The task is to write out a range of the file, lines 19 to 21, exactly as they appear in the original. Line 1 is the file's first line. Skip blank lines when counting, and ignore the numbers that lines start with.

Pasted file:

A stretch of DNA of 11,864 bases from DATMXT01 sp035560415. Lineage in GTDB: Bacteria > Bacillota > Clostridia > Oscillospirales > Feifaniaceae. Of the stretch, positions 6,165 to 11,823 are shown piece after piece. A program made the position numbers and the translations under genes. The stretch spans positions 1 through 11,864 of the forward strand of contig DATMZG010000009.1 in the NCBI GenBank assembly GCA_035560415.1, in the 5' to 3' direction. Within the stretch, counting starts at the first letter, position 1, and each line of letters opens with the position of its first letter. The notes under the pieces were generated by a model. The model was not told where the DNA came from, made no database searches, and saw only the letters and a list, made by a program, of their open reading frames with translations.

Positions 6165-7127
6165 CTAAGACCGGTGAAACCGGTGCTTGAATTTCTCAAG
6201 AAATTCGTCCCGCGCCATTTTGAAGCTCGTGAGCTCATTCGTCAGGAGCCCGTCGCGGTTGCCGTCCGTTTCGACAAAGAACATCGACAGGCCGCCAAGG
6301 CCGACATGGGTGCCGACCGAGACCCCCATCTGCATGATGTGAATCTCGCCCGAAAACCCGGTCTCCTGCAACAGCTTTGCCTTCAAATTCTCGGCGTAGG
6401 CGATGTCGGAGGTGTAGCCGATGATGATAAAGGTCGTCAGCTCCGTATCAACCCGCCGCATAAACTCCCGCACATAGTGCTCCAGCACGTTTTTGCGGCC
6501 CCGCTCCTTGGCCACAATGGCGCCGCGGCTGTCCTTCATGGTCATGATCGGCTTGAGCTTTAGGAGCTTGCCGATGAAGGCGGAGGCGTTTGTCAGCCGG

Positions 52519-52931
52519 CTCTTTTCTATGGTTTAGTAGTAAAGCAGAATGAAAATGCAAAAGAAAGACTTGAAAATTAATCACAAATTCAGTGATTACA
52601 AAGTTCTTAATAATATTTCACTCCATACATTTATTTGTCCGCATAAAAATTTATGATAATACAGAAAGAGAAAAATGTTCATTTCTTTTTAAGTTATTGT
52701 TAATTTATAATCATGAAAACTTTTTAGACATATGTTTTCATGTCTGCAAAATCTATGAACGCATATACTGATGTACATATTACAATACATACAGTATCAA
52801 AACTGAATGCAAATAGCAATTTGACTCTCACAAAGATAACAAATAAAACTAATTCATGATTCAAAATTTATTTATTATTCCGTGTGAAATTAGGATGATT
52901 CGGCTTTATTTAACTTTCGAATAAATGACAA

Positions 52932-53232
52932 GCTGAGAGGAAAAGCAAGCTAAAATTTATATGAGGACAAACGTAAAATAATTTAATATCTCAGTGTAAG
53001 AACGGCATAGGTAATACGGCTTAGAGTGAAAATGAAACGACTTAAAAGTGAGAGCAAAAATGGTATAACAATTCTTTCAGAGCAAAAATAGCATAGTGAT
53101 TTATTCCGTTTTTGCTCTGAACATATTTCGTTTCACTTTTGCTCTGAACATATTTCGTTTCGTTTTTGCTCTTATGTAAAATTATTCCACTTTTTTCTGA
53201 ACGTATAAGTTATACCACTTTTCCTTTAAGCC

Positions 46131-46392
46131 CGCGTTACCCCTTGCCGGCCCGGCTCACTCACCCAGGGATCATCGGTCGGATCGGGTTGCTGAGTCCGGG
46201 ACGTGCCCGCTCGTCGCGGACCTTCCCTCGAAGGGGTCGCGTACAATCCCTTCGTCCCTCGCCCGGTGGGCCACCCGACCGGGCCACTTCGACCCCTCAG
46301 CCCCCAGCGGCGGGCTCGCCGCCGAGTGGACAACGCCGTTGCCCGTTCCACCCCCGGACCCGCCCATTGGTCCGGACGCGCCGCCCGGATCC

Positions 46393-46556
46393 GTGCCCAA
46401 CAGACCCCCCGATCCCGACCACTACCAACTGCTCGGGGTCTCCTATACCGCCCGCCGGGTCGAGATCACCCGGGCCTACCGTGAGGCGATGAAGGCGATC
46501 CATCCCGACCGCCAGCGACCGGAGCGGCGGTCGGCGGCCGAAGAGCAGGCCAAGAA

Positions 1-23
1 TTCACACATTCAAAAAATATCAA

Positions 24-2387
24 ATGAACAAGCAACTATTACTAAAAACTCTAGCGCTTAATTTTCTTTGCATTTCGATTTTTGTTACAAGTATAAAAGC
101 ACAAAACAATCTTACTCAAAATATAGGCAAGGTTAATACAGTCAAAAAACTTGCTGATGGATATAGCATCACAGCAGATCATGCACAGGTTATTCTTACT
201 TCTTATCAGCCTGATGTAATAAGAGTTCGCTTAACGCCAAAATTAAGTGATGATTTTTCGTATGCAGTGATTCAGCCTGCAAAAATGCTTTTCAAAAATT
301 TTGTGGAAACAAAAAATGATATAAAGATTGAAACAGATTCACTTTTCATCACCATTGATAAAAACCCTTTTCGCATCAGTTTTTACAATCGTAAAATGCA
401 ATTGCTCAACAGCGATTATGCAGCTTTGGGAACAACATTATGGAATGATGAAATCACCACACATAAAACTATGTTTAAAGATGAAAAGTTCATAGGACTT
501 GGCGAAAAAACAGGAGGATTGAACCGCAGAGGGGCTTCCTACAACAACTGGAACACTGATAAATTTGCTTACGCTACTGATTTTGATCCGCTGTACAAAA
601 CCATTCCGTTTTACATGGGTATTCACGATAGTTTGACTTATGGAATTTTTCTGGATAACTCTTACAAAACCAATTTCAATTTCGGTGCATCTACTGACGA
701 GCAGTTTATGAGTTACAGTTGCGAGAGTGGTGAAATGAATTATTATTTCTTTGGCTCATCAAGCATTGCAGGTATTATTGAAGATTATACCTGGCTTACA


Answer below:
Positions 46131-46392
46131 CGCGTTACCCCTTGCCGGCCCGGCTCACTCACCCAGGGATCATCGGTCGGATCGGGTTGCTGAGTCCGGG
46201 ACGTGCCCGCTCGTCGCGGACCTTCCCTCGAAGGGGTCGCGTACAATCCCTTCGTCCCTCGCCCGGTGGGCCACCCGACCGGGCCACTTCGACCCCTCAG